Installing an Alchemy Mindworks Trusted Certificate

pictureSoftware that’s distributed over the Internet is traditionally “signed” using a “code signing certificate.” A code signing certificate allows an authority ostensibly worthy of trust to vouch for whoever is distributing the software in question.

At least, that’s how it’s supposed to work.

In reality, signing distributed software with a code signing certificate doesn’t do a lot beyond suppressing the scary messages that some web browsers and / or Windows might display when you download or install software. Absent a signing certificate, you might see a message to the effect that the publisher of the software in question could not be verified. There’s an example below.

Alchemy Mindworks has signed its software with a code signing certificate for the past several decades, as we didn’t want to unsettle users of our products with ominous popups.

pictureCode signing certificates were never inexpensive, but in the summer of 2023 they quadrupled in price… for no detectable reason. They also became manifestly more complex to use, both for software developers like us and in some cases for users of software who want to install downloaded products.

The best that can be said of code signing is that it offers users of signed software a degree of assurance that what they’re installing really came from the publisher who purports to have created it. If you’re downloading Alchemy Mindworks software from the Alchemy Mindworks web site, you can enjoy a substantially greater level of confidence that this is so than a digital certificate would have afforded you.

Nobody gets to upload software to our servers except for us.

In the interest of keeping our costs – and hence our prices – at their lowest possible levels, we’ve decided to forego commercial code signing certificates going forward. If you download and install our software – without having read the rest of this posting – you might see a warning to the effect that the publisher of our software is unknown or couldn’t be verified.

After a suitable period of head-scratching, we’ve created a simple procedure to disable Windows’ myriad warnings for downloaded Alchemy Mindworks software. We hasten to add that this will in no way compromise Windows’ internal security – it’s simply a way to reassure Windows that you trust our software without being prompted to confirm that you really, really, really want to install it every time you download something.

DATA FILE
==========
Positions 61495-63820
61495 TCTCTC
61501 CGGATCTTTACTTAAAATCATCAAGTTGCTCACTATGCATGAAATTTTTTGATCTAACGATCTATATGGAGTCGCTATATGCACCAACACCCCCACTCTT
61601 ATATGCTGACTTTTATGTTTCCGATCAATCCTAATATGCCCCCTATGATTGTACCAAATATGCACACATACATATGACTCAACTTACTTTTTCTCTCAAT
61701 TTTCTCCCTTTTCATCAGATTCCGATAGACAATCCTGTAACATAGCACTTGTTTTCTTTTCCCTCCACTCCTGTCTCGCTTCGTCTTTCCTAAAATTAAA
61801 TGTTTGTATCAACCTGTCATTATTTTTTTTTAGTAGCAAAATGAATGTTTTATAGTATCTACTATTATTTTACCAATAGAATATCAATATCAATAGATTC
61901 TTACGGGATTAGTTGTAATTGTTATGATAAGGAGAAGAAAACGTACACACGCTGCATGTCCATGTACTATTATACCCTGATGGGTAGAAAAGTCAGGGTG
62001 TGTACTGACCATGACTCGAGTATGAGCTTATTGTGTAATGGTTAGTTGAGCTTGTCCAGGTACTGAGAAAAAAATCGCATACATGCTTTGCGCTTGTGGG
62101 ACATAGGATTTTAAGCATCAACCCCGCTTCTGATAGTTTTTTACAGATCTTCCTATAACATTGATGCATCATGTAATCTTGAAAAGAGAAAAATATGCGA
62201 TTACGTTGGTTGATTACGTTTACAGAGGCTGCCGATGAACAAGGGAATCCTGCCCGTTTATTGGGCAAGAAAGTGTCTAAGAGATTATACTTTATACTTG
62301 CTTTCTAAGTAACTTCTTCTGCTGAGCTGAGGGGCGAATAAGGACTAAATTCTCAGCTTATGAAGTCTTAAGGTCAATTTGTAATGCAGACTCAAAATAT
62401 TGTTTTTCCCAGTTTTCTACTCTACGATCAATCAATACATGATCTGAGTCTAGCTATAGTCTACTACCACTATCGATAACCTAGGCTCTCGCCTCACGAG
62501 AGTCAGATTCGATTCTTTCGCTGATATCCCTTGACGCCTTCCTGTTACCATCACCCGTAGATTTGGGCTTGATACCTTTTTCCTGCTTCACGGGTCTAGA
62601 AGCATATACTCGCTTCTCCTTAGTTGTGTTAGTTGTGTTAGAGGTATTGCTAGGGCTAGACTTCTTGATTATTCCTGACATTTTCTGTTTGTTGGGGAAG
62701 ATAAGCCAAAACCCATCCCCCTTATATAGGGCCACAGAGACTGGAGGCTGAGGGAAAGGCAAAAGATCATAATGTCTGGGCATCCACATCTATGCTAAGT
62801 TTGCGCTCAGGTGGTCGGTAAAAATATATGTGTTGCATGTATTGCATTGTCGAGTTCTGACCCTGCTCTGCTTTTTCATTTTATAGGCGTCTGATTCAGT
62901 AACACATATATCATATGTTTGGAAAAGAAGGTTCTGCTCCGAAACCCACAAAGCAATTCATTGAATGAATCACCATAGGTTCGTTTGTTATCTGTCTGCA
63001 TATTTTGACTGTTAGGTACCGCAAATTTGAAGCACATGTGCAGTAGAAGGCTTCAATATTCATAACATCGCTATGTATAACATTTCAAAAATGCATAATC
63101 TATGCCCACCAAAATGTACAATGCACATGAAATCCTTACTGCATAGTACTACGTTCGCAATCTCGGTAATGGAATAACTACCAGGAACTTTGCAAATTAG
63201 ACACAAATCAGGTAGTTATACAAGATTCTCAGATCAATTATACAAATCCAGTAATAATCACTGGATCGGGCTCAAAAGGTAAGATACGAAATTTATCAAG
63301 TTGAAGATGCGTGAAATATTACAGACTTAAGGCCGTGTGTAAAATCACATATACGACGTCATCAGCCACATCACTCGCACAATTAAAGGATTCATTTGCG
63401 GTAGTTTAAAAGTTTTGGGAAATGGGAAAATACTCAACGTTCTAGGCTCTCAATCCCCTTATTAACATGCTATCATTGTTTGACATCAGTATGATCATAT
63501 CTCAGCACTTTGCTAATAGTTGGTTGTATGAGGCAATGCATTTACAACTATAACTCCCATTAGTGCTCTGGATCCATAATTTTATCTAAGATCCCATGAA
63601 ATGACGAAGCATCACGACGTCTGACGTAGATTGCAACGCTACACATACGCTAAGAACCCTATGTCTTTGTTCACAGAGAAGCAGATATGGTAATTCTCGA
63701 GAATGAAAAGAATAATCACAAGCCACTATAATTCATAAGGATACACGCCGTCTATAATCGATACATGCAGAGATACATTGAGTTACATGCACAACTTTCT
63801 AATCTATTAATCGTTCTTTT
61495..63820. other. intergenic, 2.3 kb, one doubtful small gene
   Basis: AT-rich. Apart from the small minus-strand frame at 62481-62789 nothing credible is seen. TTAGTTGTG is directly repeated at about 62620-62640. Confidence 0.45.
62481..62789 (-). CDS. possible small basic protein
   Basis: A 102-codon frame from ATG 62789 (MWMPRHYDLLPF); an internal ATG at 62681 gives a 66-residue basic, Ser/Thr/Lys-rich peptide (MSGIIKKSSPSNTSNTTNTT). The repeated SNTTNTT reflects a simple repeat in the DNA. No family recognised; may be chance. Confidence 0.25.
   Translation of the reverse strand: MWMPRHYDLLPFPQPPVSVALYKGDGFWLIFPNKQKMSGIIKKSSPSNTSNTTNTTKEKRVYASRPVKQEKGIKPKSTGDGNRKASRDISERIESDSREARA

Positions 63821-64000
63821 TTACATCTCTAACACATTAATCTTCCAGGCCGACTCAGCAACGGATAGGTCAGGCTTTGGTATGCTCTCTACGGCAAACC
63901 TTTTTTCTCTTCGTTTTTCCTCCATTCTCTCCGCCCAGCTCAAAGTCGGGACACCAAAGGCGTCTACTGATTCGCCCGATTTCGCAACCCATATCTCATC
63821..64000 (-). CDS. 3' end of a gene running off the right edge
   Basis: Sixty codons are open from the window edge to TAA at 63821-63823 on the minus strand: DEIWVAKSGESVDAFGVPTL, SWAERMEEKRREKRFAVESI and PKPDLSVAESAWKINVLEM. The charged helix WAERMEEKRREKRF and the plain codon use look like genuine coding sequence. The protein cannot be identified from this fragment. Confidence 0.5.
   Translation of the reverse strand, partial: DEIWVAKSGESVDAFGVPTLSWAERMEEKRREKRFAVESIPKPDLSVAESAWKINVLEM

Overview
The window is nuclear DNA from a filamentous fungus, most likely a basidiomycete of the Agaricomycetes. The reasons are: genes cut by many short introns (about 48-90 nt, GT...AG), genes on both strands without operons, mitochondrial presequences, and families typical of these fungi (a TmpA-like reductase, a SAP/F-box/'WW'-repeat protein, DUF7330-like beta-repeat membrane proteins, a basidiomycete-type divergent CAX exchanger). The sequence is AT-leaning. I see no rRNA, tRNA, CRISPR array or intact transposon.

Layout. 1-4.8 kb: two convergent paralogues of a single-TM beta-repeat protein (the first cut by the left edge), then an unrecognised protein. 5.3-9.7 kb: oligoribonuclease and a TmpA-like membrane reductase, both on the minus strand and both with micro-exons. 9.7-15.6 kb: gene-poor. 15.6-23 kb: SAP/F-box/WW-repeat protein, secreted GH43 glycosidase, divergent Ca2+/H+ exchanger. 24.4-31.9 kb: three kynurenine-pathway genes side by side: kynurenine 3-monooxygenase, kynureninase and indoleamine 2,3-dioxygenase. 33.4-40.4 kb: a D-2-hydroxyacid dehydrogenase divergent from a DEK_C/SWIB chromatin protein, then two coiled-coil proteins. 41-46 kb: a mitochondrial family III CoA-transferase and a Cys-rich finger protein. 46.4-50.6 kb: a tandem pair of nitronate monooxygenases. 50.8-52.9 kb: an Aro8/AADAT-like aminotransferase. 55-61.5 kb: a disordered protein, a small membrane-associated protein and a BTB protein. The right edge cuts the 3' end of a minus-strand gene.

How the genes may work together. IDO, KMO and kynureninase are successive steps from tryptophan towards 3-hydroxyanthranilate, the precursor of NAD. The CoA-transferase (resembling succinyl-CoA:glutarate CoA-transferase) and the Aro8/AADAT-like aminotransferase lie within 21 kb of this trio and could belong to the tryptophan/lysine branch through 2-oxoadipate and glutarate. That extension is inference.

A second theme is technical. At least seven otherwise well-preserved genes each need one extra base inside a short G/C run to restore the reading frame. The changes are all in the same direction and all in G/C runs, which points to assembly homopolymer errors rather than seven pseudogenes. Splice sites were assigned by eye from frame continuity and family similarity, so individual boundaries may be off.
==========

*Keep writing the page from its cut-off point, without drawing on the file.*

Certificate Installation

To make all this work, you’ll need to download and install the Alchemy Mindworks trusted certificate by clicking on the foregoing link. Save the resulting ZIP file to wherever you like to keep your downloads.

pictureIn the interest of completeness and full transparency, the following description of the certificate installation procedure is somewhat verbose and detailed. It will invariably take you longer to read than to complete – it’s all pretty simple.

Open the ZIP file – or just double-click on it to open it in File Explorer – and then extract and double-click on alchemy_dist.cer. You might see a prompt window like the one to your right asking you which application you want to open the .cer file in.

Choose the Crypto Shell Extensions option and then click on OK.

This window doesn’t always appear, and if you’ve never had cause to get up close and personal with Windows’ certificates, you probably won’t see it.

pictureA Windows Certificate window will open, like the one to your right. Once again, this is something you probably won’t have encountered previously if you haven’t had cause to concern yourself with Windows’ certificates.

Windows’ certificates are seriously weird – if this window is new to you, be smug.